Sometimes CMOs have to help other decision-makers understand that marketing entails more than advertising—particularly in the case of high-end brands.
A recent study from Notre Dame’s Mendoza College of Business, Stanford University and London Business School examined 506 CEOs of large corporations and found that 25 percent have a marketing background. » Read More
We have identified the posts that you read the most in 2015. From digging deeper into the story behind C3 Design to learning that Ultra Affluents are looking for luxury in items that have “excellent design” rather than “exclusiveness”, we have learned a lot. » Read More
Upward Home visits Pirch
I have no quibble with “stack ‘em deep and sell ‘em cheap” retail stores. I think that they serve a very important purpose in the retail world for the right kind of brand and the right kind of consumer. » Read More
Business leaders are the heaviest spenders.
Affluent consumers drive the U.S. economy.
In an economy where consumer spending accounts for 70% of the country’s gross domestic product, Affluents account for more than 40% of this volume. They are twice as likely to buy, and when they do, spend 3x more than the average household in many categories. » Read More
The surprising answer and how it affects high-end brands.
Most marketers I know would probably agree with Peter Drucker: the aim of marketing is to know the consumer so well that the product sells itself. Yet, at the high-end of the marketplace, why do so many marketers operate on outdated myths and misperceptions about affluent consumers? » Read More
Customers may fall in love with your brand, but only if you make a great first impression.
Perhaps you’ve experienced from time to time an immediate, visceral reaction to a product you found in a store or online – so much so that you thought to yourself: “I am so buying that.” You didn’t think about it. » Read More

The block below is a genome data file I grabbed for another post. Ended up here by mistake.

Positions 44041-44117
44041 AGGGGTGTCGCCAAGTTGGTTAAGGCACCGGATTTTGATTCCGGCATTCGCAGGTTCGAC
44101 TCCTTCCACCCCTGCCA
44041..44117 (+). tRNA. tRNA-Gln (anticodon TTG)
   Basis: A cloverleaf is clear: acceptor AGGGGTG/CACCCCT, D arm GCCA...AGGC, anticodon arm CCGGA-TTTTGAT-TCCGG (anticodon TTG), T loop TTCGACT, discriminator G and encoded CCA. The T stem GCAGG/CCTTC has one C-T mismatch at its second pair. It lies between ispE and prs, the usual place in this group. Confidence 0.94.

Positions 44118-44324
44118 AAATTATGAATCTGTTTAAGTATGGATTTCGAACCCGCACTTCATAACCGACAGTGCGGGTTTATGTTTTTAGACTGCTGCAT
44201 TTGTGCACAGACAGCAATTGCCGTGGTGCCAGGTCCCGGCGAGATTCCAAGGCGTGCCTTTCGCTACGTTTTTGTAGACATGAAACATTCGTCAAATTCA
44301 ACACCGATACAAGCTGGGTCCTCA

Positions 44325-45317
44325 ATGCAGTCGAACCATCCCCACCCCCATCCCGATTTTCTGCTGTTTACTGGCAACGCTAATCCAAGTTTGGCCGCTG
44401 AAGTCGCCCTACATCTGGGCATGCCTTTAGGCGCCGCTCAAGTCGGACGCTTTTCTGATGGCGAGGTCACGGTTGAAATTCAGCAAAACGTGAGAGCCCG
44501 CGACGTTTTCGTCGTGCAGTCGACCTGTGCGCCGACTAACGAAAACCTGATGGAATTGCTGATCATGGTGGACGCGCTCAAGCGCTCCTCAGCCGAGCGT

Why you should consider an experiential luxury strategy for your brand.
Several years ago, I was working on brand strategy with my clients at Viking Range. The philosophical question on the table was this: Is a giant stainless steel Viking an end unto itself – or a means to an end? » Read More
Get ready for intelligent technology in the home.
I remember the first time I came face-to-face with “smart home technology.” I was standing in a booth at KBIS, the national kitchen and bath trade show, trying to decide if an internet-enabled computer screen, integrated into the door of a refrigerator, was a winner or a loser. » Read More
A high-end home brand that provides options can dramatically impact a buyer’s perception of value.
When brand marketers face the inevitable dilemma of expanding a product line, an often difficult decision is whether to go up- or down-market. Either choice has its own inherent risks and rewards: Introducing a lower-priced line of products may open your brand to a new kind of consumer, but you need to be careful not to commoditize your brand. » Read More
If product features cascade downward, might shopper behavior cascade upward?
I’ve always bought into the luxury marketing theory that product features launch at the high end and cascade downward to the mass-market.
For instance, the in-dash navigation system once found in a Lexus has cascaded down to a mid-market Toyota.
» Read More